One thing I'm very passionate about is having diversity in children and YA literature. I especially feel it's important that there are stories that mirror reader's cultures. In the case of SHADOWSHAPER we are introduced to Sierra Santiago who lives around Brooklyn and likes to hang with her friends. She loves to paint murals and finds out that there is 'magic' in some of the paintings. But more than that she finds out that there is a secret society of people called the Shadowshapers, who can infuse paintings, music, and stories with spirits. She finds out her grandfather was one of them only now he's in a coma. Sierra looks for answers which will include her own part in having this paranormal ability.
What worked: I loved Sierra! She's feisty, not afraid to stand up for herself, and very creative. The voice is very authentic. I also listened to the audio tape that does a great job of nailing the voice of the diverse culture. Older nailed it!
I also loved the whole premise of Shadowshapers--people that are able to connect spirits with art, music, and stories. The unique twist of this ability gives readers glimpses of the richness of the culture. Totally love!
Older does a great job of giving readers a strong diverse protagonist that will have them want to follow her as she learns how to use her Shadowshaper abilities.
Older paints a vivid picture of a Brooklyn neighborhood that is filled with magic, rich images, and a diverse culture. Readers will applaud Sierra as she tries to bring balance back to her world.
2. Authentic voice
3. Unique twist
Diverse, fun, and fast-paced
What I Loved:
Older’s worldbuilding is some of the most vivid and creative I’ve ever come across. Graffiti and murals–two types of art often sneered at as “vandalism, not art”–are explicitly turned into something good, culturally important, and powerful. The world is saved not with fists but with art and brains. This is a novel written with a deep knowledge of and love for New York City and the culture these characters come from. It takes us back to the sweet, sweet roots of urban fantasy.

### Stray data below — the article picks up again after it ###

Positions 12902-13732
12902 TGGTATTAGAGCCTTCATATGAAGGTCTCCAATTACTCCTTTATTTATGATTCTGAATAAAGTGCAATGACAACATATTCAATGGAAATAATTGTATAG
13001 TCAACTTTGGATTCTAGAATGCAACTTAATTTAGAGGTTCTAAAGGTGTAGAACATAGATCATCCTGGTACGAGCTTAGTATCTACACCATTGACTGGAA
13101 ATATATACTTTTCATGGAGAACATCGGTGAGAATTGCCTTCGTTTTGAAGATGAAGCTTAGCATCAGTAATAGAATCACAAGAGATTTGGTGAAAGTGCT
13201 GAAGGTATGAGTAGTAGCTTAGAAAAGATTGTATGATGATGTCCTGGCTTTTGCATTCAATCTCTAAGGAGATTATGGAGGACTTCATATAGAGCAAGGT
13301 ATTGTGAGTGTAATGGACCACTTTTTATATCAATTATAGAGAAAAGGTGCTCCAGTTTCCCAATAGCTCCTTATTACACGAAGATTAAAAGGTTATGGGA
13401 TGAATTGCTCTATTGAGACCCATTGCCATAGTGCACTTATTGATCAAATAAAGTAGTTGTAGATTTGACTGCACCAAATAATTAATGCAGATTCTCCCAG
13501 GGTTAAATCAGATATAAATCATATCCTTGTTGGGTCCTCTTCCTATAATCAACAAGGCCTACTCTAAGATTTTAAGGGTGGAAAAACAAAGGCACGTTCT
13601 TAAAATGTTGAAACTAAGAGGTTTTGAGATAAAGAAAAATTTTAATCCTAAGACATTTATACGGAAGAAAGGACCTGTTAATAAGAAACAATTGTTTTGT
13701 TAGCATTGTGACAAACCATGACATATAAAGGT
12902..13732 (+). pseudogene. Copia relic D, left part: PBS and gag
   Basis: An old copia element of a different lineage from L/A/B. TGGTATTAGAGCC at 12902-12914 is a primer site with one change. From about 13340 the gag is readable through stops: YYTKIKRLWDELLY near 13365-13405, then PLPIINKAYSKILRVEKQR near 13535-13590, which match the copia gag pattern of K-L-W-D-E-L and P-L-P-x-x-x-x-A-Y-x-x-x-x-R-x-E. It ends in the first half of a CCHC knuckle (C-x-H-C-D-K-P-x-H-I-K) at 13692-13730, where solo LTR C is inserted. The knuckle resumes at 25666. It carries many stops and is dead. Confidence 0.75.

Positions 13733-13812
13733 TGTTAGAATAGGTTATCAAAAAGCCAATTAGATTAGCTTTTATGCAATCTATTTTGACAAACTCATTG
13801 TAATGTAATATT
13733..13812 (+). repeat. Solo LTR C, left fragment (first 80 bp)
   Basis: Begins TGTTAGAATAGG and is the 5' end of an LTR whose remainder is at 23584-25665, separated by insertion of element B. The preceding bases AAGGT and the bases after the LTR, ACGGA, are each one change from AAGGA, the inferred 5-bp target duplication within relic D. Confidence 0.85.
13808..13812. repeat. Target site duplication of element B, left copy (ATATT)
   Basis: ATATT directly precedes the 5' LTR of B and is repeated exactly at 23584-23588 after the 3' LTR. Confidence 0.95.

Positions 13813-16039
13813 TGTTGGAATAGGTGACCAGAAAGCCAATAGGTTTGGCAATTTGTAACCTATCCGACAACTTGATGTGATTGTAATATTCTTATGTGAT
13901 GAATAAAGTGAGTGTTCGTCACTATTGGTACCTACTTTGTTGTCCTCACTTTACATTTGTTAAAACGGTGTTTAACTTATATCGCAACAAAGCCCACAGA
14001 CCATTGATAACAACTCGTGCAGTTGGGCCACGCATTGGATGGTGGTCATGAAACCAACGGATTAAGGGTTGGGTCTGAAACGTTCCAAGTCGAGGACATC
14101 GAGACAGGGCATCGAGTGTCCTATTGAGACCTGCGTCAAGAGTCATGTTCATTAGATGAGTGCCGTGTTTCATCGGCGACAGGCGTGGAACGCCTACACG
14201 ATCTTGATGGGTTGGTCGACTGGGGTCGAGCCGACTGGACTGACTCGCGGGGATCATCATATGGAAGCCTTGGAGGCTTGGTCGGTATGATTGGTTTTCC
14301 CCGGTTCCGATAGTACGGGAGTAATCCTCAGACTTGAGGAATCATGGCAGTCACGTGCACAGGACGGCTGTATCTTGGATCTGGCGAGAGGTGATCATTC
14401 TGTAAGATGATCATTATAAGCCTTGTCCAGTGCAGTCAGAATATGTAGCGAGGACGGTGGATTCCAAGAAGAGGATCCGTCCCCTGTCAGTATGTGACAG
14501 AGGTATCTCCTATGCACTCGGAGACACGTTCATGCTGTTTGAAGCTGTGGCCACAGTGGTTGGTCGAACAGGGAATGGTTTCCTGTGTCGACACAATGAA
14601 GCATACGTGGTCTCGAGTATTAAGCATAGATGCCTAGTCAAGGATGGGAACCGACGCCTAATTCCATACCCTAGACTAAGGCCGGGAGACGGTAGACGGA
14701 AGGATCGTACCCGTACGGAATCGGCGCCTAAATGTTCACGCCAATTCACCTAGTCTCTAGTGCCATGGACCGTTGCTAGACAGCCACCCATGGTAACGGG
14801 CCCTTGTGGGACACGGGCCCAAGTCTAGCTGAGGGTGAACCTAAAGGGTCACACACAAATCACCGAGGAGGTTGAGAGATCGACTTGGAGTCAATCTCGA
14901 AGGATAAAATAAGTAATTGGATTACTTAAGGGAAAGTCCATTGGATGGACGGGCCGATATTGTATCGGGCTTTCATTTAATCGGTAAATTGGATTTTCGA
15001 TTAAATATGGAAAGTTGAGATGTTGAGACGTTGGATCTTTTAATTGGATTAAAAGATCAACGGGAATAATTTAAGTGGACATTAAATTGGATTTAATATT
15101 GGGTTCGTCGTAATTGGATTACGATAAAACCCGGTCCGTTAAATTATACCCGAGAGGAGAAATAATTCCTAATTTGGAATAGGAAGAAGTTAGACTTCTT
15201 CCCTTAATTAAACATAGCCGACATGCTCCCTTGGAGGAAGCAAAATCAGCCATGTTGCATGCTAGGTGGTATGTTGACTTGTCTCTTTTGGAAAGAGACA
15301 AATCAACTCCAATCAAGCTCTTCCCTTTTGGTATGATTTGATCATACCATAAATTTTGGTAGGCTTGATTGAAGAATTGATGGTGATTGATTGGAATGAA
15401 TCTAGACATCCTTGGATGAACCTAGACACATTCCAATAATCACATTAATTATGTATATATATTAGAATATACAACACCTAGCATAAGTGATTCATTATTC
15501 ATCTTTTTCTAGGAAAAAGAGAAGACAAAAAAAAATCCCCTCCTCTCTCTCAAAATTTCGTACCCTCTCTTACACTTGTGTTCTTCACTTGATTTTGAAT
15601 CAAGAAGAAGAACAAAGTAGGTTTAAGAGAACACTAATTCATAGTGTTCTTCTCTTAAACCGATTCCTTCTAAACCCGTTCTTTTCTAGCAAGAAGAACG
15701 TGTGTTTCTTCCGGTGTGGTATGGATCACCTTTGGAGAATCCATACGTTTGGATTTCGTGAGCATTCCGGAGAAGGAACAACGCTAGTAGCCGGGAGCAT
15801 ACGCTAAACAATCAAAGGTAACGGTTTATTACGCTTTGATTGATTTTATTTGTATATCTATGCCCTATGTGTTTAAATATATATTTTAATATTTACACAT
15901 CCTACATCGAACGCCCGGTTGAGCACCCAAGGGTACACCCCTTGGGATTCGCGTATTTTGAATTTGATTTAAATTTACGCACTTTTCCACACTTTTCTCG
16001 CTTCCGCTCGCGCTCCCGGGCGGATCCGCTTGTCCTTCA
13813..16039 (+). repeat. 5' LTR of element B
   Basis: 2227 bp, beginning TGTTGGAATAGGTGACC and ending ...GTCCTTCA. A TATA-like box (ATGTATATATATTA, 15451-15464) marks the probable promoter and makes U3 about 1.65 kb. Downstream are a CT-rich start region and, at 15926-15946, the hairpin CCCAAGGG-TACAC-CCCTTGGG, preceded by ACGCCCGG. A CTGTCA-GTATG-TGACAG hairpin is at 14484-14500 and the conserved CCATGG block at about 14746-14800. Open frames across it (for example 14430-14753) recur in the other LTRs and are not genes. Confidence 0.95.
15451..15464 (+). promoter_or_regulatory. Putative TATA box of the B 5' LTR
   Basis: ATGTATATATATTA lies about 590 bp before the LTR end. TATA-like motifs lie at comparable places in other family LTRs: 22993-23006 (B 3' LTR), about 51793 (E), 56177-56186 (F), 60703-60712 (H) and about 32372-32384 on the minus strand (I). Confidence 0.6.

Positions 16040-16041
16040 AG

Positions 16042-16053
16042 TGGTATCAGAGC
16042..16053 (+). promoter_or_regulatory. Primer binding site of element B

Though the novel is deeply entrenched in Caribbean myth, Older doesn’t neglect contemporary issues his characters face either. Sierra has to deal with colorism from her aunt and many comments about her wild hair. Her best friend’s brother died at the hands of police who brutally murdered him. Even as murals cry and her grandfather’s friends start dying off one by one at the hands of a power-hungry white man, this is our very uncomfortable, horrible world in all its glory.
Speaking of the good researcher who goes mad with power, the scenario of a white man jumping into a POC culture and nearly destroying it may sound familiar to anyone who knows their history. The way the status quo gets turned around is brilliant and more novels should give it a shot!
What Left Me Wanting:
At 304 pages, Shadowshaper is extraordinarily short for a standalone fantasy novel. It got me worried about the novel’s pacing and development, which turned into the two major issues I have with it. Character development and training for Sierra are rushed through with lightning-fast speed; secondary characters are mere sketches. Robbie had to train for years to reach the level he’s at, but it takes Sierra mere hours to be his equal because she’s immediately good at it. There’s a good reason for that, but it doesn’t make for a lot of fun to see her accomplish in minutes what took Robbie years of training to do. Shadowshaper puts you in a speedboat when the experience should be more like a cruise so you can admire what’s around you. The ending wraps up neatly and yet there needs to be so much more than there is.
Older heard readers crying for more creative, diverse reads and he answered with a novel as rich and unique as it is fun and fast-paced. I haven’t read adult urban fantasy in years, but knowing Older has such a series makes me want to get back into that genre.
*Uniquely creative worldbuilding
*Tackles contemporary issues even amidst urban fantasy
*Clear love for New York City